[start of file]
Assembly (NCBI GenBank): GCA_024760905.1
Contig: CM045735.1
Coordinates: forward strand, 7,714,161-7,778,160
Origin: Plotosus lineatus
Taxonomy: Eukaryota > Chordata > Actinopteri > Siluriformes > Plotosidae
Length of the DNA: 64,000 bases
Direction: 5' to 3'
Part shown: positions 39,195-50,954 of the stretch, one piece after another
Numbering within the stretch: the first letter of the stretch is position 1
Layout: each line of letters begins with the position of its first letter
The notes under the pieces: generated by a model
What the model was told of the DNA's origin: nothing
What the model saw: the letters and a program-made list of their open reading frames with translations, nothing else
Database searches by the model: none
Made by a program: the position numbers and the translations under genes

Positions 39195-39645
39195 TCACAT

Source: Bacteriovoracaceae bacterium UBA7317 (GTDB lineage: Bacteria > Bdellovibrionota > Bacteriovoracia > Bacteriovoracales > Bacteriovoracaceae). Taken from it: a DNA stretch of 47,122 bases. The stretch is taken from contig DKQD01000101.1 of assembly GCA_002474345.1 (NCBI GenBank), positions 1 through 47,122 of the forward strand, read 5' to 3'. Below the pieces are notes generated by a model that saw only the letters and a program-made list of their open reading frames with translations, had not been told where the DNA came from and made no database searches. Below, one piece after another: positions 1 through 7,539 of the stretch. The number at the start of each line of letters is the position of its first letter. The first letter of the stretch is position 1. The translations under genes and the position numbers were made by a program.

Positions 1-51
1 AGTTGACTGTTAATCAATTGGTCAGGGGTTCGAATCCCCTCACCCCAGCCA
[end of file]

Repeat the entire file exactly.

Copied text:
Assembly (NCBI GenBank): GCA_024760905.1
Contig: CM045735.1
Coordinates: forward strand, 7,714,161-7,778,160
Origin: Plotosus lineatus
Taxonomy: Eukaryota > Chordata > Actinopteri > Siluriformes > Plotosidae
Length of the DNA: 64,000 bases
Direction: 5' to 3'
Part shown: positions 39,195-50,954 of the stretch, one piece after another
Numbering within the stretch: the first letter of the stretch is position 1
Layout: each line of letters begins with the position of its first letter
The notes under the pieces: generated by a model
What the model was told of the DNA's origin: nothing
What the model saw: the letters and a program-made list of their open reading frames with translations, nothing else
Database searches by the model: none
Made by a program: the position numbers and the translations under genes

Positions 39195-39645
39195 TCACAT

Source: Bacteriovoracaceae bacterium UBA7317 (GTDB lineage: Bacteria > Bdellovibrionota > Bacteriovoracia > Bacteriovoracales > Bacteriovoracaceae). Taken from it: a DNA stretch of 47,122 bases. The stretch is taken from contig DKQD01000101.1 of assembly GCA_002474345.1 (NCBI GenBank), positions 1 through 47,122 of the forward strand, read 5' to 3'. Below the pieces are notes generated by a model that saw only the letters and a program-made list of their open reading frames with translations, had not been told where the DNA came from and made no database searches. Below, one piece after another: positions 1 through 7,539 of the stretch. The number at the start of each line of letters is the position of its first letter. The first letter of the stretch is position 1. The translations under genes and the position numbers were made by a program.

Positions 1-51
1 AGTTGACTGTTAATCAATTGGTCAGGGGTTCGAATCCCCTCACCCCAGCCA